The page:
Walking a Tightrope

The first time I watched a tightrope act at the circus, I was terrified…not for myself, but for the tightrope walkers. I was afraid they would fall, despite the safety net below them. Little did I know then, that fifty years later, a tightrope would be in my future, too.

The tightrope is our culture—a society that has decided to redefine what is right and wrong, moral and immoral. The tightrope walkers are Christians.

In 1973, the Supreme Court of the United States (SCOTUS) attempted to redefine life in Roe v. Wade by essentially determining that a baby in the womb may be discarded because it is not a life. Forty-two years later in Obergefell v. Hodges, the Supreme Court attempted to redefine marriage as something other than between a man and a woman. I use the word attempted because in both cases the Court redefined something they had not originally defined. God is the One who creates and defines life. And God is the one who defined marriage in Matthew 19:4-6 (NIV), when Jesus said “At the beginning the Creator ‘made them male and female,’ and said, ‘For this reason a man will leave his father and mother and be united to his wife, and the two will become one flesh’…So they are no longer two, but one flesh. Therefore what God has joined together, let no one separate.”

The Supreme Court cannot rightfully redefine life and marriage when they did not establish the definitions to begin with. But they have established these redefinitions as the new legal norm.

Which brings us back to the tightrope…

Regardless of whether you ever wanted to join the circus, these two SCOTUS decisions have forced every committed Christian to become a tightrope walker. We struggle to find a balance between standing on the Word of God without compromise and also simultaneously loving those who need Jesus Christ even while they are in open rebellion to Him.

Hatred and name-calling are not the answer. How can we hope to reach out to offer the salvation needed by our desperately sin-sick world if we respond with animosity? Or if we respond with joy at the prospect of their judgment?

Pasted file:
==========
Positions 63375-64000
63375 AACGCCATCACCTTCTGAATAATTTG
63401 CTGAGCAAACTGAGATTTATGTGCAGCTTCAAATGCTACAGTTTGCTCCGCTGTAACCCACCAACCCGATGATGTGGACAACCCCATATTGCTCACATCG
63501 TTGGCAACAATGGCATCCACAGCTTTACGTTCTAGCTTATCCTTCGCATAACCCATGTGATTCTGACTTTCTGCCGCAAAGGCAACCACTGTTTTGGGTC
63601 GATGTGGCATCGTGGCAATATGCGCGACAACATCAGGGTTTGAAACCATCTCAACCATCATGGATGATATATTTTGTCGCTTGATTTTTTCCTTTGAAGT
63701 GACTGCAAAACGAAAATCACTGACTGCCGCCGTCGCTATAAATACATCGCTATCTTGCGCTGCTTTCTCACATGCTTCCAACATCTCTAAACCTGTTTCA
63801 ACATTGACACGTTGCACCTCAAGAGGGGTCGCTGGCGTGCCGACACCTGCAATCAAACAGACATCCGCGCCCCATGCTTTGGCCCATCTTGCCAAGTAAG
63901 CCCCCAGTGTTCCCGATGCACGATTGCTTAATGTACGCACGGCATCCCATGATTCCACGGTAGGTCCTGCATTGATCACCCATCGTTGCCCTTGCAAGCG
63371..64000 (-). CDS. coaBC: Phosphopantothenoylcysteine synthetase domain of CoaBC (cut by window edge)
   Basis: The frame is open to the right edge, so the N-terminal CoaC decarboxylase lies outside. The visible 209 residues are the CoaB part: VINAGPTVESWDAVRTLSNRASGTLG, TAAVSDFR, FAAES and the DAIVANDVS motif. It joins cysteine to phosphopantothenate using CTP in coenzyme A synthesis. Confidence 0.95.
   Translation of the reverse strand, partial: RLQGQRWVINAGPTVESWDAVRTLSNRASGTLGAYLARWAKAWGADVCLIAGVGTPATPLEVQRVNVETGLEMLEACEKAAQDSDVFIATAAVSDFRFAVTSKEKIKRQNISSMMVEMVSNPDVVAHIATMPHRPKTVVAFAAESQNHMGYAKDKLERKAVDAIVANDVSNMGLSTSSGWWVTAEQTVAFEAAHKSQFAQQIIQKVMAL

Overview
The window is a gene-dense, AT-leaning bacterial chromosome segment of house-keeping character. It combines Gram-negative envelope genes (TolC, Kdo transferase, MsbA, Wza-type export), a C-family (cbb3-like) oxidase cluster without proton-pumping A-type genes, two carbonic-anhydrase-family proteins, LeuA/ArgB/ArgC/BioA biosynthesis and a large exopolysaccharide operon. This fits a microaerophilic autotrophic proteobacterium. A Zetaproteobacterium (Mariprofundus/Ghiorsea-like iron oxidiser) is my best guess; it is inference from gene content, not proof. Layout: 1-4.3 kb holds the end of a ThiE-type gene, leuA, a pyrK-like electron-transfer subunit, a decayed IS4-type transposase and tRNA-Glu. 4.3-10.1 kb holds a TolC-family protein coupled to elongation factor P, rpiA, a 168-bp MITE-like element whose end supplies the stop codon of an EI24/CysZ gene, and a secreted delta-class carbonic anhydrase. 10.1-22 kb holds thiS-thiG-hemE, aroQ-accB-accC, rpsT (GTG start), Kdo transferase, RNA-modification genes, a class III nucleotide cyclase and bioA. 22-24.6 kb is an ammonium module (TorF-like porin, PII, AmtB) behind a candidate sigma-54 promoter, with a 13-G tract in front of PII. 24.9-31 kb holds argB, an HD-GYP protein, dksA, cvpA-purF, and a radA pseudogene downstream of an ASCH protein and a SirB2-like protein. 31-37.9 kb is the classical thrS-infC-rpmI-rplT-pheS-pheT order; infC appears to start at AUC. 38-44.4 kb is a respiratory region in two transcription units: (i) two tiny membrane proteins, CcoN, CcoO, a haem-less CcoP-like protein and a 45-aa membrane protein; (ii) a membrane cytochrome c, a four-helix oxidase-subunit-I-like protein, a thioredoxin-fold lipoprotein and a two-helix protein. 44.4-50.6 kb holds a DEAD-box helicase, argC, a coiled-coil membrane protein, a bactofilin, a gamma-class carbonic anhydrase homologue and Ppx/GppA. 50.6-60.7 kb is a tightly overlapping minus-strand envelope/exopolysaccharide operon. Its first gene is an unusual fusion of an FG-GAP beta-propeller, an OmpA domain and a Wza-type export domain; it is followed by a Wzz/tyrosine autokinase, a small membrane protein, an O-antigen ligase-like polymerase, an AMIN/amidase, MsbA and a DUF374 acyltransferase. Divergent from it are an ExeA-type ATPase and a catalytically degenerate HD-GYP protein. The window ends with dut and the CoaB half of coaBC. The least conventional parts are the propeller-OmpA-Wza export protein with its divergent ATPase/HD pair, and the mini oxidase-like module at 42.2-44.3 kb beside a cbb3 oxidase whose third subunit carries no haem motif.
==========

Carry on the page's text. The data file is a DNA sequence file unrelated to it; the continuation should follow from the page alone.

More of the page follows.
Neither is silence in the face of sin the answer. Silence implies consent.

Isolation isn’t the answer, either. What good does it do to keep our salt in the salt shaker?

Finally, agreeing with these redefinitions simply because the majority—or the government—proclaims it to be true is also not the answer. “Do not follow the crowd in doing wrong” (Exodus 23:2 NIV).

The biblical response is to refuse to compromise, but to do it without arrogance. To stand firm without belligerence. To love the perishing, whose minds have been blinded by the god of this age (II Corinthians 4:3-4 NIV).

There will be a cost for standing firm. As our society becomes more and more emboldened in rebellion to the Creator, Christians will pay the price for a perceived lack of tolerance. The cost may be manifested in relationships, in finances, perhaps even in physical safety.

However, history tells us this isn’t the first time Christians have been out-of-step with society. If anything, we should be out-of-step. If we are no different from the world, then what have we to offer?

God has not changed. His plans have not changed. He is still sovereign and He is not surprised by these recent events. How will committed Christians—His children—represent their heavenly Father to a watching world?

Sigh. That circus tightrope act doesn’t look as difficult as it once did, at least not compared with the tightrope before us today. Pray that we seek the Holy Spirit’s help to speak the truth in love – or as the motto of Dallas Theological Seminary summarizes: “Teach Truth. Love Well.”

Good words to follow…for our sake and for the sake of those we desire to reach.

What are your thoughts?